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Horror and drama as Obado’s murder trial gets underway

By Paul Ogemba | July 18th 2021
Migori Governor Okoth Obado (right) his co-accused Casper Obiero (left) and Michael Oyamo at a Milimani court on July 14, 2021. [Collins Kweyu, Standard]

If you have never witnessed the mix of drama and horror of a murder trial, then the case of Migori Governor Okoth Obado will serve you right.

The first week of his trial over the murder of university student Sharon Otieno was only a preamble of what lies ahead as both the prosecution and the defence marshalled their best talent to attack and defend.

While it was horrific to hear the testimonies of the six witnesses regarding Sharon’s last moments, there was also the wit of the defence lawyers who did their best to poke holes in to statements and pieces of evidence submitted by the witnesses.

In between, Obado and his co-accused, Michael Oyamo and Caspal Obiero, sat attentively, in the knowledge that the maximum sentence they face if found guilty will be death.

At some point, the toll of listening through the horrifying testimonies and watching gory pictures of Sharon on the projector screen became too much for Obado, who turned to his phone for consolation while his co-accused asked to be excused to visit the gents.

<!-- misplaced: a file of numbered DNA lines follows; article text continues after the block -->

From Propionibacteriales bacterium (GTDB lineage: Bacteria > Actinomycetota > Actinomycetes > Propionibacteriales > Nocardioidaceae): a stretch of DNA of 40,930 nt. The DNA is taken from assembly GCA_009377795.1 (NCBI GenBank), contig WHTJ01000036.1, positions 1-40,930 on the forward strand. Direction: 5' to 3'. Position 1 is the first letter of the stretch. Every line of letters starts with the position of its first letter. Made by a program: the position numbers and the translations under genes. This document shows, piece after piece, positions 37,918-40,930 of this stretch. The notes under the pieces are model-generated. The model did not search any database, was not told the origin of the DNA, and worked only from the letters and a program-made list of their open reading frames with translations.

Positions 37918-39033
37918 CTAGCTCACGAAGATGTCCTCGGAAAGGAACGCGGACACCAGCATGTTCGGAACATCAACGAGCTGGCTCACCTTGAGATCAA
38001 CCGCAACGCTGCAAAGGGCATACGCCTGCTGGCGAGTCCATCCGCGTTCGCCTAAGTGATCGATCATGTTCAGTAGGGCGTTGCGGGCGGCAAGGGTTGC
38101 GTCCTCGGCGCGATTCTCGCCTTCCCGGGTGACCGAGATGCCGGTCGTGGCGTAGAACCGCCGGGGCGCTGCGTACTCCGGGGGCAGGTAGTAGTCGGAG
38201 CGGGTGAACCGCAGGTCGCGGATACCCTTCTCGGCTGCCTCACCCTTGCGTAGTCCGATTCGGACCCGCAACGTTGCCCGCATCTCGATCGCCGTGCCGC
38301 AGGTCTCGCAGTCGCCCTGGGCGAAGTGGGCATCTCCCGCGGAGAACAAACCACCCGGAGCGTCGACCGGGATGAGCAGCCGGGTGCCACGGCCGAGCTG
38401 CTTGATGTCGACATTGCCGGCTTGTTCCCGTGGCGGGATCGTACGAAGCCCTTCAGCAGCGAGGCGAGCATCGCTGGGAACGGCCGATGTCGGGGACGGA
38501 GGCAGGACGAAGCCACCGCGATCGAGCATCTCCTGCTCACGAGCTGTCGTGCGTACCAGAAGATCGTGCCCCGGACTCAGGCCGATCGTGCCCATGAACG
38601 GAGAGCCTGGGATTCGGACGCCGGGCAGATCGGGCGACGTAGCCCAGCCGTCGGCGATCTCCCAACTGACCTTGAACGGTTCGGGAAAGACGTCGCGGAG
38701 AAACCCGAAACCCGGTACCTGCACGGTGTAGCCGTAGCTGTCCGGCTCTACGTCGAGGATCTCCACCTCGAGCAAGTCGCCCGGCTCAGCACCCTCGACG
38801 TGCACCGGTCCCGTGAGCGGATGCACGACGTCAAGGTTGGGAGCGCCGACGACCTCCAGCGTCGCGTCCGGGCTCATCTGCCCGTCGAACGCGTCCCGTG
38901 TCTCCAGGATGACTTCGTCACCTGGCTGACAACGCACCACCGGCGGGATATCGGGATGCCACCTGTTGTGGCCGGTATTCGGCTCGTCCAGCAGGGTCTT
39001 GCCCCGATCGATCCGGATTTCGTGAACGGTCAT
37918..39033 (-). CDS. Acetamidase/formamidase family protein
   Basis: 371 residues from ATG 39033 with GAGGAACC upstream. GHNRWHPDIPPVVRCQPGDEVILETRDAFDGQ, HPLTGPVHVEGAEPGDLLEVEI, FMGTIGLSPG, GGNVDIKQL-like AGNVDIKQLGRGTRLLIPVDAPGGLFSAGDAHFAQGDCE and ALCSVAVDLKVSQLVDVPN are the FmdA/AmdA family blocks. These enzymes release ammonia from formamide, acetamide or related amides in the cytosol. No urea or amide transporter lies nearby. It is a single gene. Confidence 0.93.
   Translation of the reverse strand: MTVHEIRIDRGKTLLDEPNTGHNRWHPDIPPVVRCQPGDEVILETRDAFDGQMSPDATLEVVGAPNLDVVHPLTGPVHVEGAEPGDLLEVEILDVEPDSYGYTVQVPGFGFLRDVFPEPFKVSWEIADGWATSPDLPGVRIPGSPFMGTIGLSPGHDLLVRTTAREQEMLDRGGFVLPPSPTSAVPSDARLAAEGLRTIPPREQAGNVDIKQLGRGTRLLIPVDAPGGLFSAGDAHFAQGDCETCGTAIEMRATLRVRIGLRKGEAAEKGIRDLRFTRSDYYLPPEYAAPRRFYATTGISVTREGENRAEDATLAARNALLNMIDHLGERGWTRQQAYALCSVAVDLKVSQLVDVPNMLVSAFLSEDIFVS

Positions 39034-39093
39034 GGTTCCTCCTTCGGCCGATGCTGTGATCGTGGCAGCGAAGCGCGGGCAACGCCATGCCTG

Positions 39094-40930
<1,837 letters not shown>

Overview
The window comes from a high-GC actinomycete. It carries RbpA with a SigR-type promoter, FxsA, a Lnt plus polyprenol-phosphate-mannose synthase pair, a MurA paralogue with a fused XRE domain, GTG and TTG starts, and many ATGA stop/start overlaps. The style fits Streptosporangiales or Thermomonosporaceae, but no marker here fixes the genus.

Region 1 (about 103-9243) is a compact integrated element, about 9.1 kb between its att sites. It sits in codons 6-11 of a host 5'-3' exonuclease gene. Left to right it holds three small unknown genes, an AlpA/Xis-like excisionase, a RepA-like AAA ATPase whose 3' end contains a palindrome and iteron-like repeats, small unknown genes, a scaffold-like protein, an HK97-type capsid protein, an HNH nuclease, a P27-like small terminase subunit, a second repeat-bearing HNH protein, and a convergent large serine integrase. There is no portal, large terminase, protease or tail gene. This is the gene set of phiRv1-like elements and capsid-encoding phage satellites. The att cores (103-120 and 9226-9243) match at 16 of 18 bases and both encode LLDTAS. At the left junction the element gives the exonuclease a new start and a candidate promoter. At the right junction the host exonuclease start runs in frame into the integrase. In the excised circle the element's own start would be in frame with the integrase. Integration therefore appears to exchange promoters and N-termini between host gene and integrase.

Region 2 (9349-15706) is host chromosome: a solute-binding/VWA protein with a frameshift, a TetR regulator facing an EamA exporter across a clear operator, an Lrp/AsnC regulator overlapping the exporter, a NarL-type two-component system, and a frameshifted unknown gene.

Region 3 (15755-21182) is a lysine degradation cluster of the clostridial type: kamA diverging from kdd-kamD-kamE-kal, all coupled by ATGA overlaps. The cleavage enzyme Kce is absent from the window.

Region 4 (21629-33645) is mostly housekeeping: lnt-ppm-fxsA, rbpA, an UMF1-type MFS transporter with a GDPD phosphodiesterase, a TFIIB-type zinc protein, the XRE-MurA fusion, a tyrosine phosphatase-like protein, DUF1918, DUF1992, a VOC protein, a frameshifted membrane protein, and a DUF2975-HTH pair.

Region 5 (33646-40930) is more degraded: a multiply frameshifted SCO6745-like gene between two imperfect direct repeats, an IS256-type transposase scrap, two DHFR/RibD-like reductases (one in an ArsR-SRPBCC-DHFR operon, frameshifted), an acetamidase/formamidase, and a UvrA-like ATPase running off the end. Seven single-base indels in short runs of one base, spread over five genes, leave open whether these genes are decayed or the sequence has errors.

The presence of three senior counsels and a senior State prosecutor leading the charge was enough evidence that Obado’s case was not an ordinary murder trial.

Whereas the prosecution had a game plan to prove Obado and his co-accused’s involvement in Sharon’s murder, the defence lawyers also had their work cut out with a clear line of cross-examining the witnesses.

Migori Governor Okoth Obado. [Collins Kweyu, Standard]

Leading the prosecution’s charge was senior assistant Director of Public Prosecution Catherine Mwaniki, a seasoned prosecutor who has handled some of the biggest murder cases in Kenya.

In her own words, they have enough evidence to unravel the mystery behind the deaths of Sharon and her unborn baby, and prove that Obado, Oyamo and Obiero were the masterminds of the heinous crime.

“At the end, we will be asking the court to listen to the voice of two beautiful souls who were violently extinguished from our midst and crying from their grave for justice.

“Our role is to give them the justice they deserve as we ask the question of why it had to end in their deaths,” said Mwaniki.

She met her match in the defence lawyers who appeared unfazed with her opening statement as they stayed calm and waited for the opportune moment to respond.

Obado’s defence is led by Senior Counsel Kioko Kilukumi, a criminal lawyer who has handled and won some high-profile cases.

Kilukumi, a former nominee for the DPP’s position, is no pushover when it comes to criminal litigation. He knows where to hit the prosecution best.

Expose gaps

Senior Counsel Tom Ojienda took charge of Oyamo’s defence and showed his expertise in criminal trials by taking the witnesses to task by asking probing questions to expose gaps in their statements.